Young people working at table. Woman demonstrating something on tablet. Focus on stationery and papers on desk

Homeowners associations (HOAs) keep a lot of records, including governing documents (bylaws and Covenants, Conditions, & Restrictions), financial reports, and more.

Many of these records are public; however, different states have different laws about which records the HOA is required to make public and how the public can obtain them. The following HOA record overview will help you understand this issue.

Types of HOA Records

In general, the records that are the most valuable to the public are the HOA’s governing documents. These documents describe how the association is structured and outlines the extent of its governing powers. HOA governing documents include:

  • Covenants, Conditions, & Restrictions: Commonly shortened to “CC&Rs,” this document explains the association’s rules and responsibilities. CC&Rs include provisions about property use, restrictions, and various community guidelines and outlines the services that the association provides its members. CC&Rs also dictate the responsibilities of each association member.
  • Articles of Incorporation: These HOA records are standard, necessary legal documentation, providing the association name, location, and the date it was established.
  • Bylaws: Bylaws pertain to the HOA’s board, covering the rules and procedures for meetings as well as information about board elections.
  • Rules and Regulations: The Rules and Regulations offer more details on the information described in the association’s CC&Rs. For example, if the CC&Rs mention a noise ordinance, the Rules and Regulations may state the agreed-upon “quiet hours” for the community.

Each of the records mentioned above is part of a contractual agreement entered between the HOA and all homeowners. Because one must agree to abide by these terms if they wish to buy property in the association, managers must give copies of these HOA records to all potential buyers and new homeowners.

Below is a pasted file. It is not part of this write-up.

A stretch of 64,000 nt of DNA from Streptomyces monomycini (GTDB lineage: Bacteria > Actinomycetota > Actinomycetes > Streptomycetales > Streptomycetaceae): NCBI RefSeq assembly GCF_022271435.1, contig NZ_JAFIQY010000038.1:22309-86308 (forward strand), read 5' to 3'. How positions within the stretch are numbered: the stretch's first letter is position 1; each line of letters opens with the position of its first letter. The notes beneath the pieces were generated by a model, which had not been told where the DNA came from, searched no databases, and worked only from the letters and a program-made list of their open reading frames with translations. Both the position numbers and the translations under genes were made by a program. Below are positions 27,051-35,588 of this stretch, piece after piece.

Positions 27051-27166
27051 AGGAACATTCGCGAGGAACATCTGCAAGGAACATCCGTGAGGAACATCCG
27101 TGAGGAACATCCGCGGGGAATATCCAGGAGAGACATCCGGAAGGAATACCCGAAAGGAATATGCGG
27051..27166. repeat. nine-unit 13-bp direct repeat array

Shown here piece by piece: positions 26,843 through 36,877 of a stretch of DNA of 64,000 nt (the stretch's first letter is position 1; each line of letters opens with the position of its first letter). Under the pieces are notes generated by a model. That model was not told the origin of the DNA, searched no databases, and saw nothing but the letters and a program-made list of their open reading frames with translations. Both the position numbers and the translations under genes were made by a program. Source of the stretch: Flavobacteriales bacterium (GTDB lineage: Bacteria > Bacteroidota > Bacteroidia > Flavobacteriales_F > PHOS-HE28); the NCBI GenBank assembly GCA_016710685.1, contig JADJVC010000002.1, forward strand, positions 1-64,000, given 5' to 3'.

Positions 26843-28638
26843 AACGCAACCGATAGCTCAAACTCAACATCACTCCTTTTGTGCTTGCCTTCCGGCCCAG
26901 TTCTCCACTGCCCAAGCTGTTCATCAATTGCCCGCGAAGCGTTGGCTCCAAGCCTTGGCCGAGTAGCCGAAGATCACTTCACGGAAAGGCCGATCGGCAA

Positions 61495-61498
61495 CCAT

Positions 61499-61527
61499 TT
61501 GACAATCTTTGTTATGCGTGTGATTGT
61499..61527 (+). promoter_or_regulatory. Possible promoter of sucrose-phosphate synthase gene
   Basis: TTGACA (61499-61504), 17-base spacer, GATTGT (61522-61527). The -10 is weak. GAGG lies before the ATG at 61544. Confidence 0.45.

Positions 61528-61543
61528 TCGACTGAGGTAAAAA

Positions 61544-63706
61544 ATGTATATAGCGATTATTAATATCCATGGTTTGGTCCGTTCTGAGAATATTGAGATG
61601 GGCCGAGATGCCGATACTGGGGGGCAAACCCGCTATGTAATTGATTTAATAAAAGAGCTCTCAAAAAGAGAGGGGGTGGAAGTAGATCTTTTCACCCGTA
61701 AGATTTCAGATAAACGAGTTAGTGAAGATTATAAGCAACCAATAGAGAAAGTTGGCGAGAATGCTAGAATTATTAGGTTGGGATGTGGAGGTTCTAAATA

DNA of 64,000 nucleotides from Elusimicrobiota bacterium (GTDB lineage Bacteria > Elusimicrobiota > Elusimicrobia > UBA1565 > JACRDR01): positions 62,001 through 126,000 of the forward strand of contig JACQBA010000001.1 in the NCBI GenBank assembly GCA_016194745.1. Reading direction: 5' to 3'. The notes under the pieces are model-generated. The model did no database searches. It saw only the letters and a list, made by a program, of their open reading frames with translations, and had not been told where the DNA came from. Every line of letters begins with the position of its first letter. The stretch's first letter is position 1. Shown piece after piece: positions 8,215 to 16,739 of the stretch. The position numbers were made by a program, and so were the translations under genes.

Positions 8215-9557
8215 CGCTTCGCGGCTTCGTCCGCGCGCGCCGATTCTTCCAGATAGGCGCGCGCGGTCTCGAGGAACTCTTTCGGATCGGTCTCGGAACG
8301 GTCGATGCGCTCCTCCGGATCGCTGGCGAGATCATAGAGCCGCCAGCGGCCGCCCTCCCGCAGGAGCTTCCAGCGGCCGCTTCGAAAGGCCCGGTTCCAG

However, other HOA records are not offered readily to the general public. Minutes from board meetings, financial records, insurance claim history, construction records, judgments, liens, street maps, and other documents are challenging to obtain.

These HOA records can only be made available to members of the association. The procedure for obtaining these documents can vary by state but generally requires a special written request.

Then, some records include a membership roster with names, addresses, and phone numbers. They also have data about membership status; for example, the HOA keeps a list of delinquent members who violate HOA rules or owe outstanding fees.

These types of personal records are not available to the public or individual members except in rare circumstances. One such case could include a written request by an attorney involved in a lawsuit with the HOA.

For a free consultation, call 855.943.8246

Why HOA Records Matter

There are several reasons why it’s crucial to be able to access HOA records. First and foremost, making records available to the public — whether freely or by written request — guarantees a certain level of transparency, which can help eliminate potential fraud or illegal activity.